Count the 3,200 residents of Annandale, Minn., as particularly interested in the upcoming special legislative session. That’s because one of the bills Gov. Dayton vetoed last week included $10 million for rural broadband.
That isn’t much, as high-speed Internet projects go, half the amount that got spread around the state in 2014. But 20 percent of it was earmarked for Annandale. So the city’s plan to build a fiber-optic network that would serve all residents and 170 businesses didn’t get the funding that seemed likely.
Dayton criticized the legislation for not containing more money for rural broadband, something he has pushed for in the past. But he also was critical of the special provision for Annandale.
“The earmarking of $2 million for one specific broadband project undermines the program’s competitive process and sets a dangerous precedent,” he wrote in explaining his veto of the jobs and energy bill.
Even though they are only 50 miles northwest of the Twin Cities in Wright County, Annandale residents and city officials have been vocal for years about what they consider poor broadband service by the main Internet provider, Windstream.
Speeds are slow and long outages are patience-taxing, they say. Businesses have left town as a result or put up signs telling customers credit card transactions were temporarily unavailable, they say.
Businesses have expressed envy of their counterparts in Monticello, Minn., just down the road, where the city built its own fiber network in competition with local providers.
So in 2014, when the Legislature made $20 million available for projects in underserved and unserved areas around the state, the city put together a plan to build a network. The idea was for the city to build the network and then contract privately for its operation.
Officials were confident of their $2.4 million request to the state but were disappointed when 17 “border-to-border broadband” awards were announced late last year by the state Office of Broadband Development and Annandale was not among them.
So it hired the lobbying firm Flaherty & Hood, flooded the Capitol with visits by officials and got most of the money it wanted included in the final bill this year.
No other project was singled out like that, either this year or last year. The earmark language was in the House bill, not in the Senate bill, but the final jobs and energy bill that emerged from a conference committee at the last minute included it.
Now that the funding has been vetoed, all eyes are on what comes out of the approaching special session, of course. City Administrator Kelly Hinnenkamp said if the city gets the money, the city council will have to determine how to go ahead with the project. The council has said it would issue bonds for $2.4 million in matching money for the project.
Why didn’t Annandale win an award in 2014 when it seemed to have a strong case? Its proposal would have served more businesses than other projects, for example.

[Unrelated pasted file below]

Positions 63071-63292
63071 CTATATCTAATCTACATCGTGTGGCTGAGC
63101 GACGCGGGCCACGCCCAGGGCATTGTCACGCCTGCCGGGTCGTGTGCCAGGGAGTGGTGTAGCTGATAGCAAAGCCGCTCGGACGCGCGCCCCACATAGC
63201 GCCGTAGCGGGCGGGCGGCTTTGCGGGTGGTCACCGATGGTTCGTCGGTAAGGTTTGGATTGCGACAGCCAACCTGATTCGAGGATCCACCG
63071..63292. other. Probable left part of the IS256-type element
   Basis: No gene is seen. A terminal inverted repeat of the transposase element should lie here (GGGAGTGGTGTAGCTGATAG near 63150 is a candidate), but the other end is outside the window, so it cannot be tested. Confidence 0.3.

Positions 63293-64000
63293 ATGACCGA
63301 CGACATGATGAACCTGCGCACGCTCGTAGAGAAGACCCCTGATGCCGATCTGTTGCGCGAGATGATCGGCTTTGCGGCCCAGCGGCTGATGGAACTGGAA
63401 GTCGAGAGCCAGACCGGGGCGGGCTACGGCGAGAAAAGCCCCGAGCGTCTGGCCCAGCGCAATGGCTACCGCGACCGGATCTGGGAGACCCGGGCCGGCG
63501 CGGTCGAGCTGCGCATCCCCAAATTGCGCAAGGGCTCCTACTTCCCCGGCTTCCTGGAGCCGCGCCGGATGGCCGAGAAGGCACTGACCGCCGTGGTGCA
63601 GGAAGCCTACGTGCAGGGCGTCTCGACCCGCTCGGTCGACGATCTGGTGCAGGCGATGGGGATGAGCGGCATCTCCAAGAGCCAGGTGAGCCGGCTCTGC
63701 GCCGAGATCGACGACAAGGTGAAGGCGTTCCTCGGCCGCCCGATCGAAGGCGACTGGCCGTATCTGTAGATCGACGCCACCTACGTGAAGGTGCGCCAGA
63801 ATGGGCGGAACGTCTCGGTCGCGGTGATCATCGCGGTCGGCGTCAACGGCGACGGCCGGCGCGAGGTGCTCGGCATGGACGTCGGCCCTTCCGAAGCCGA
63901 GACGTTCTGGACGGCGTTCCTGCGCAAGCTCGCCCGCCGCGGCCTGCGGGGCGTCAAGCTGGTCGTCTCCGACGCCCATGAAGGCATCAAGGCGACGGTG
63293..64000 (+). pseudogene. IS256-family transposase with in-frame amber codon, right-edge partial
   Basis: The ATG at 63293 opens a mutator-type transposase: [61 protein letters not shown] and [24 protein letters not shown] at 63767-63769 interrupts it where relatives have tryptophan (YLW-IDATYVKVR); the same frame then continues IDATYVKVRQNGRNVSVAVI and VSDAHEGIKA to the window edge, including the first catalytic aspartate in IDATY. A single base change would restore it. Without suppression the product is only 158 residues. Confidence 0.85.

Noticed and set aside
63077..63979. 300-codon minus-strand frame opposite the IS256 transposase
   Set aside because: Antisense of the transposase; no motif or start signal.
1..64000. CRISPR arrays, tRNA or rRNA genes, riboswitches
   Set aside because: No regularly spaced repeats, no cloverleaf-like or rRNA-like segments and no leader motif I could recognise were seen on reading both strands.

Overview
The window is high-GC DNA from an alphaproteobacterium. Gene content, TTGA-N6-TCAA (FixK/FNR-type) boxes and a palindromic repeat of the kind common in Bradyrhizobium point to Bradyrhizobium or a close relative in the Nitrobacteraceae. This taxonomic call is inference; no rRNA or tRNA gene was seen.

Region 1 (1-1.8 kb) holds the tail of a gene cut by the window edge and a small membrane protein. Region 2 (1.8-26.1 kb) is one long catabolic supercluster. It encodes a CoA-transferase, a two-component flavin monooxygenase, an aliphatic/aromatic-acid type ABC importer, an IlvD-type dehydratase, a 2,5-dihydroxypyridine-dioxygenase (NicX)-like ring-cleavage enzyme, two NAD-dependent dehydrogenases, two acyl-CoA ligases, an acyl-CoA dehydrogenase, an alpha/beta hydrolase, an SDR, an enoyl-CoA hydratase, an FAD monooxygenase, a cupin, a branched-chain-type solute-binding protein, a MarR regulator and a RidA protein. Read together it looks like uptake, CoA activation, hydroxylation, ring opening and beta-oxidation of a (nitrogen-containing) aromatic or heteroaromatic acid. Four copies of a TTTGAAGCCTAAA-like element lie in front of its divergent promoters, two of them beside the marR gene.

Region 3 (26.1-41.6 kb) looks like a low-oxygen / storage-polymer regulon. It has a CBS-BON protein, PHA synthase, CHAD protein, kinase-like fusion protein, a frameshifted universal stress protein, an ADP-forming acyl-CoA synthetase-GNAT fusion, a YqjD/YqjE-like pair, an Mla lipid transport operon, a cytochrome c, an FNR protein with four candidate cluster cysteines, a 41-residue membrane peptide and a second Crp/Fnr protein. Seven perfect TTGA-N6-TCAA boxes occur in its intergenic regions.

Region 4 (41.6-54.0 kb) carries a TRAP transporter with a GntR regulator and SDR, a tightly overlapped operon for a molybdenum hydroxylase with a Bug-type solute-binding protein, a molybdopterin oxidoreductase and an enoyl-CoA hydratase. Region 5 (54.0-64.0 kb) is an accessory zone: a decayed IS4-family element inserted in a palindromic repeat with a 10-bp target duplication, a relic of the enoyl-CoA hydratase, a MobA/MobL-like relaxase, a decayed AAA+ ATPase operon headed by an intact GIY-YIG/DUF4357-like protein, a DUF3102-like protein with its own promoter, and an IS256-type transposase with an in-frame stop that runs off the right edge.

The Office of Broadband Development said Annandale suffered in the state’s evaluation for several reasons:
- It aimed at a geographic area considered “underserved” when priority goes to “unserved” areas. That’s a distinction the telecommunications industry pushed for a year ago, making it less likely that established providers would face direct competition.
- The local match did not exceed 50 percent.
- The Annandale area isn’t considered very distressed economically.
- The partner the city chose to work with didn’t appear to have a lot of experience.
Dan Dorman, a former Republican legislator who is now executive director of the Greater Minnesota Partnership, said he thought the biggest obstacle was Annandale’s strong economic development argument wasn’t considered under the state rules.
He thinks the city is a special enough case – a poster child for poor service — to justify the legislative earmark as an economic development project.
The Department of Employment and Economic Development, which oversees the broadband office and which did not support the special earmark, says it’s trying to help Annandale create a stronger application for the next round of funding.
Which leads to the second question: Why, in a session supposedly friendly toward rural interests, did the Legislature agree to spend only $10 million on rural broadband development this year?
Dorman, who thinks the number should be more like $100 million, says the telecommunications industry pushed last year to define the award criteria so remote and expensive projects were favored. That, in Dorman’s mind, made conservative lawmakers this year look at the costs of paying for broadband and squeeze down on the spigot.
But another factor was the strong presence at the Capitol of wireless providers, particularly AT&T. The notion that wireless technology will make hard-wired fiber networks unnecessary gained traction this year, said Sen. Matt Schmit, DFL-Red Wing, a strong broadband proponent.
“There was skepticism about hard-wired broadband,” Schmit said. “The wireless capacity is tremendous, but at it’s core wireless is going to be a supplement,” incapable of providing the robust service that business and education and other sectors need, he said. “It’s too bad we didn’t step up.”
Schmit, by the way, thinks Annandale has perhaps the strongest case in the state for building a project but would prefer to see it go through the competitive process again, rather than get an earmark.
So when the Legislature meets again soon, the two things to watch regarding broadband are what happens to the Annandale money and whether lawmakers apply more of the surplus to broadband projects generally. Then, down the road if the Annandale earmark is removed, will the broadband office look on it with any friendlier eyes?